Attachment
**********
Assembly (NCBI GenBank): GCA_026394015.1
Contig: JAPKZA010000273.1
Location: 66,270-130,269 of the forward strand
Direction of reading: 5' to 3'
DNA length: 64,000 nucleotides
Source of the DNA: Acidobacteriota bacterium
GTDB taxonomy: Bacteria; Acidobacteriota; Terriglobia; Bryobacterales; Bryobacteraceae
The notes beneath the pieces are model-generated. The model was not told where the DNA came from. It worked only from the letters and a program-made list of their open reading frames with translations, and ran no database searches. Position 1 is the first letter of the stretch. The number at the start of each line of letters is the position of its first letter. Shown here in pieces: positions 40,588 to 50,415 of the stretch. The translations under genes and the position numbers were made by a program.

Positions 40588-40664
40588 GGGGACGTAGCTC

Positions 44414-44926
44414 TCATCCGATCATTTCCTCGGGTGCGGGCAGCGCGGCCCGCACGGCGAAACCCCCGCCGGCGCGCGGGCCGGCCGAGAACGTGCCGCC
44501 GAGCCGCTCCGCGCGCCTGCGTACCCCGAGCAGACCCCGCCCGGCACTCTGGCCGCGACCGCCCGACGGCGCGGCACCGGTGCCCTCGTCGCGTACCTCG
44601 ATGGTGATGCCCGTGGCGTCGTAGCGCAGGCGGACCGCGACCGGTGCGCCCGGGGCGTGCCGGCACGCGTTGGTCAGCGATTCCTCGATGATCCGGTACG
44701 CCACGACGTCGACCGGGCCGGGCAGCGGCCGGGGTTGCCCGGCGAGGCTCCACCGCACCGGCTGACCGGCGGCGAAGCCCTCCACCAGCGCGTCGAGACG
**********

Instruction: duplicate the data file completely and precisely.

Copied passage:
Assembly (NCBI GenBank): GCA_026394015.1
Contig: JAPKZA010000273.1
Location: 66,270-130,269 of the forward strand
Direction of reading: 5' to 3'
DNA length: 64,000 nucleotides
Source of the DNA: Acidobacteriota bacterium
GTDB taxonomy: Bacteria; Acidobacteriota; Terriglobia; Bryobacterales; Bryobacteraceae
The notes beneath the pieces are model-generated. The model was not told where the DNA came from. It worked only from the letters and a program-made list of their open reading frames with translations, and ran no database searches. Position 1 is the first letter of the stretch. The number at the start of each line of letters is the position of its first letter. Shown here in pieces: positions 40,588 to 50,415 of the stretch. The translations under genes and the position numbers were made by a program.

Positions 40588-40664
40588 GGGGACGTAGCTC

Positions 44414-44926
44414 TCATCCGATCATTTCCTCGGGTGCGGGCAGCGCGGCCCGCACGGCGAAACCCCCGCCGGCGCGCGGGCCGGCCGAGAACGTGCCGCC
44501 GAGCCGCTCCGCGCGCCTGCGTACCCCGAGCAGACCCCGCCCGGCACTCTGGCCGCGACCGCCCGACGGCGCGGCACCGGTGCCCTCGTCGCGTACCTCG
44601 ATGGTGATGCCCGTGGCGTCGTAGCGCAGGCGGACCGCGACCGGTGCGCCCGGGGCGTGCCGGCACGCGTTGGTCAGCGATTCCTCGATGATCCGGTACG
44701 CCACGACGTCGACCGGGCCGGGCAGCGGCCGGGGTTGCCCGGCGAGGCTCCACCGCACCGGCTGACCGGCGGCGAAGCCCTCCACCAGCGCGTCGAGACG